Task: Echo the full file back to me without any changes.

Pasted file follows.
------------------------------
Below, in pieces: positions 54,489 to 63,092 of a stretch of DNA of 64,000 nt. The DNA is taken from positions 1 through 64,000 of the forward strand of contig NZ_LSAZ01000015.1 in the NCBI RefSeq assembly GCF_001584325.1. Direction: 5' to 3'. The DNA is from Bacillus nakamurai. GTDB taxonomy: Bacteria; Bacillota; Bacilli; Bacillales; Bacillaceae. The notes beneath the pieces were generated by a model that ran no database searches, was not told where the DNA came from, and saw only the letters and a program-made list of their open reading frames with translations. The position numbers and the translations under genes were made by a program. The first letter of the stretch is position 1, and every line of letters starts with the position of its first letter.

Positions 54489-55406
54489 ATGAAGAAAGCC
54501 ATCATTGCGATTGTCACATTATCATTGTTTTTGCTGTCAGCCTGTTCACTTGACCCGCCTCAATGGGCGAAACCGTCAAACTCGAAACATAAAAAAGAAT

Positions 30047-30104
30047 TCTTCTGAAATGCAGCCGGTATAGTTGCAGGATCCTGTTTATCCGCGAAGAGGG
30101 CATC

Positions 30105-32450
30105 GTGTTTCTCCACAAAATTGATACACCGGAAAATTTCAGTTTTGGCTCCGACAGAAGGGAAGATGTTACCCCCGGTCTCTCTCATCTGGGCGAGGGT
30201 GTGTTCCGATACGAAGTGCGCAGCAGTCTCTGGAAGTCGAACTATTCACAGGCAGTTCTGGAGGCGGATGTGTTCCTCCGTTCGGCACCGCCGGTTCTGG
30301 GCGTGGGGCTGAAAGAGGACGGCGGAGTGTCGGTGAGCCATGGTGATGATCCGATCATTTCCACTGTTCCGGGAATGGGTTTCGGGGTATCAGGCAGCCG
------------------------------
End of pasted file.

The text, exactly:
Below, in pieces: positions 54,489 to 63,092 of a stretch of DNA of 64,000 nt. The DNA is taken from positions 1 through 64,000 of the forward strand of contig NZ_LSAZ01000015.1 in the NCBI RefSeq assembly GCF_001584325.1. Direction: 5' to 3'. The DNA is from Bacillus nakamurai. GTDB taxonomy: Bacteria; Bacillota; Bacilli; Bacillales; Bacillaceae. The notes beneath the pieces were generated by a model that ran no database searches, was not told where the DNA came from, and saw only the letters and a program-made list of their open reading frames with translations. The position numbers and the translations under genes were made by a program. The first letter of the stretch is position 1, and every line of letters starts with the position of its first letter.

Positions 54489-55406
54489 ATGAAGAAAGCC
54501 ATCATTGCGATTGTCACATTATCATTGTTTTTGCTGTCAGCCTGTTCACTTGACCCGCCTCAATGGGCGAAACCGTCAAACTCGAAACATAAAAAAGAAT

Positions 30047-30104
30047 TCTTCTGAAATGCAGCCGGTATAGTTGCAGGATCCTGTTTATCCGCGAAGAGGG
30101 CATC

Positions 30105-32450
30105 GTGTTTCTCCACAAAATTGATACACCGGAAAATTTCAGTTTTGGCTCCGACAGAAGGGAAGATGTTACCCCCGGTCTCTCTCATCTGGGCGAGGGT
30201 GTGTTCCGATACGAAGTGCGCAGCAGTCTCTGGAAGTCGAACTATTCACAGGCAGTTCTGGAGGCGGATGTGTTCCTCCGTTCGGCACCGCCGGTTCTGG
30301 GCGTGGGGCTGAAAGAGGACGGCGGAGTGTCGGTGAGCCATGGTGATGATCCGATCATTTCCACTGTTCCGGGAATGGGTTTCGGGGTATCAGGCAGCCG